The second graders were studying French and reading, taking turns to pick up individual words written on large cards to match them to a longer phrase written on the chalkboard. The third graders were converting liters into deciliters, centiliters and milliliters. The fourth graders were studying fractions, using bread rolls to demonstrate. One student got up to tear the first roll into thirds, another tore one into fourths, then the teacher used the pieces of bread to quiz the class which is bigger: one third or one fourth? Two thirds or one half? In each classroom, the students were very active and involved, nearly everyone raising their hands to be the next volunteer to get up and write on the chalkboard. If they were correct, the rest of the students clapped for them. If not, someone else volunteered to go help them.
As I left each classroom, the students stood again and in unison chanted: “AU-RE-VOIR-MA-DAME.” Very polite, very formal. Sweet.
Finally, on to the fifth-grade class that my friend is paired with. They welcomed us in, asked me to discuss the background for the project and the plan itself, then listened to me read the letter from her son’s class in English, then in French, using their photos as visual aids.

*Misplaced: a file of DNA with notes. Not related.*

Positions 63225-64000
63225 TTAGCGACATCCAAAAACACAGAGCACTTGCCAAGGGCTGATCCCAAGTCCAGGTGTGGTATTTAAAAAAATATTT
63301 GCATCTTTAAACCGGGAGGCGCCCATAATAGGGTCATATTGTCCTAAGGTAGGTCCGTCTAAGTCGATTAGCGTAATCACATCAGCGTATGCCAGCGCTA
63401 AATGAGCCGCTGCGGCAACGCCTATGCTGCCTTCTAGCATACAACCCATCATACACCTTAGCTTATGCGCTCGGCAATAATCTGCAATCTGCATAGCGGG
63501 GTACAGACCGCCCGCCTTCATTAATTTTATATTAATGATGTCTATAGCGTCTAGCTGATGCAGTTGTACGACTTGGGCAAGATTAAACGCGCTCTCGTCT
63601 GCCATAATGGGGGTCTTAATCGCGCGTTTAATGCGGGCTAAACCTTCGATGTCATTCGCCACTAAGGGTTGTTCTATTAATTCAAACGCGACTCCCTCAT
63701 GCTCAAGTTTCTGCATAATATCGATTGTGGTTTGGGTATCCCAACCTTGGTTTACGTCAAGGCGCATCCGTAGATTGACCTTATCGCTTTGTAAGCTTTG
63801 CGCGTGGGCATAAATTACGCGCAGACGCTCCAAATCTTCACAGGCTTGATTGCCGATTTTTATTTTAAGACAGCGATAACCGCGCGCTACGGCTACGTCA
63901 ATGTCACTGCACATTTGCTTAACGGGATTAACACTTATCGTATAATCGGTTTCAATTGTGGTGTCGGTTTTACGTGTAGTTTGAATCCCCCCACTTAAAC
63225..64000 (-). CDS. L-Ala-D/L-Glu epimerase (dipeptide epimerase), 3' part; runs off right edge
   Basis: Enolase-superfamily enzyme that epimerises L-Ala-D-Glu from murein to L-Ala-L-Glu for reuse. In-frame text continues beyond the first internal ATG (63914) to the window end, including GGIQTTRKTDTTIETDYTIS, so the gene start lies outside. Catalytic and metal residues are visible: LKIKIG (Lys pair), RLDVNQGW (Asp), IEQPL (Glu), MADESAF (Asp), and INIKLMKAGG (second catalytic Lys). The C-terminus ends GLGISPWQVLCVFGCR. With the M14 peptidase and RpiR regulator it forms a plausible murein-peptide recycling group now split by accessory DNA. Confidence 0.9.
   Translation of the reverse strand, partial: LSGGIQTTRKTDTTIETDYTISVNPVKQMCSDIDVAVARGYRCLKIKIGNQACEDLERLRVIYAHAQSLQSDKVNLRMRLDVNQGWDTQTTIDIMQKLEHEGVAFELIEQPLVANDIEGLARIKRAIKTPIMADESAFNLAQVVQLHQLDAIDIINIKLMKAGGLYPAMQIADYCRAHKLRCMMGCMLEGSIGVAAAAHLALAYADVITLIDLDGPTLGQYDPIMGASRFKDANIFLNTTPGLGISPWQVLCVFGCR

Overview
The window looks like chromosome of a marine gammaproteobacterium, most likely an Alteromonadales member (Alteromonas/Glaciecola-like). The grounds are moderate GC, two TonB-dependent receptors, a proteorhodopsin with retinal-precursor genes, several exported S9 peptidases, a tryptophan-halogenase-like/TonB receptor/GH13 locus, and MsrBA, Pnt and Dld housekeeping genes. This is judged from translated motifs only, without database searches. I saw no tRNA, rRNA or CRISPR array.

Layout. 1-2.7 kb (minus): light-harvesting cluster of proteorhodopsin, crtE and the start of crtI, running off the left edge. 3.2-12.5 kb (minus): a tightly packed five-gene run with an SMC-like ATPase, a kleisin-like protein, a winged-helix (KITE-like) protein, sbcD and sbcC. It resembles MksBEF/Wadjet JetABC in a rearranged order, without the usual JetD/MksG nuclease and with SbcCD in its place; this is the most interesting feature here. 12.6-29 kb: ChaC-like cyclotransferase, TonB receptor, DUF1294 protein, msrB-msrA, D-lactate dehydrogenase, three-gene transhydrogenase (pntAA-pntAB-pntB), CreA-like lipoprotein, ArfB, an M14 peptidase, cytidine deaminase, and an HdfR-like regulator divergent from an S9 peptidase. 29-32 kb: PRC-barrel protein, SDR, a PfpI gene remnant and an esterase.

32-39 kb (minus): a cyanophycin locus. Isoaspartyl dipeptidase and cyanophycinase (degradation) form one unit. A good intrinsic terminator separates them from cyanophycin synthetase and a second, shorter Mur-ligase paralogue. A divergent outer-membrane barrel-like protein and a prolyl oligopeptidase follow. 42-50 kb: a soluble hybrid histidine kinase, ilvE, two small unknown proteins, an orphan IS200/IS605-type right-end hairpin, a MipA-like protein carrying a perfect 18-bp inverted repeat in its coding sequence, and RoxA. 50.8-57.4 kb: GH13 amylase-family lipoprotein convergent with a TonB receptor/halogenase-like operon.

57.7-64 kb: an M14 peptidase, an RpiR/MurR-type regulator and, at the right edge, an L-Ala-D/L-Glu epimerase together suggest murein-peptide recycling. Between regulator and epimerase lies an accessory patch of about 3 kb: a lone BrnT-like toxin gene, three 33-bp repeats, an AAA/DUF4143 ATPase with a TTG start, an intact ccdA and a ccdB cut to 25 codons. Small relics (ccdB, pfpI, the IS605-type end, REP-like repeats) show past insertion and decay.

After reading the letter and looking at the photos, the kids had a chance to ask questions. The first was “What is the name of the school?” It’s Silver Lake, I answered, lac d’argent… but argent like metal, not money. Slight cringe. Next, “What is the name of the teacher?” Oh sorry, I don’t know, but we can certainly ask. Next, “What is the name of the administrator?” So cute, these guys… their administrator was standing next to me in front of the class, and honoring their elders is so important! The last question was the sweetest: “Can our new friends come visit us here?” Aww. I hated to have to say, unfortunately, that it’s just not possible; it’s too far away. And to help dispel any myth that our streets are paved with gold (a coworker of Seb’s from Ghana once told us that many people literally believe that), I added that it was also too expensive. “How expensive?” one of the adults in the room asked, a little too excitedly in my opinion. I repeated his question, everything was in French and I wanted to make sure I was hearing him right before giving a number. Yep, that was indeed his question, and the other adults nodded that they’d like to know, too. Gulp. Awkward. Everyone knows that us expats travel in and out a lot, some people every six weeks and then back again in two. They already think we have more money than God, will this just make it worse?? Well, nothing I can do but be honest. Around $3,000 per person, I said. “Oh!” the adults responded. “Yeah it’s way too expensive for them to visit.”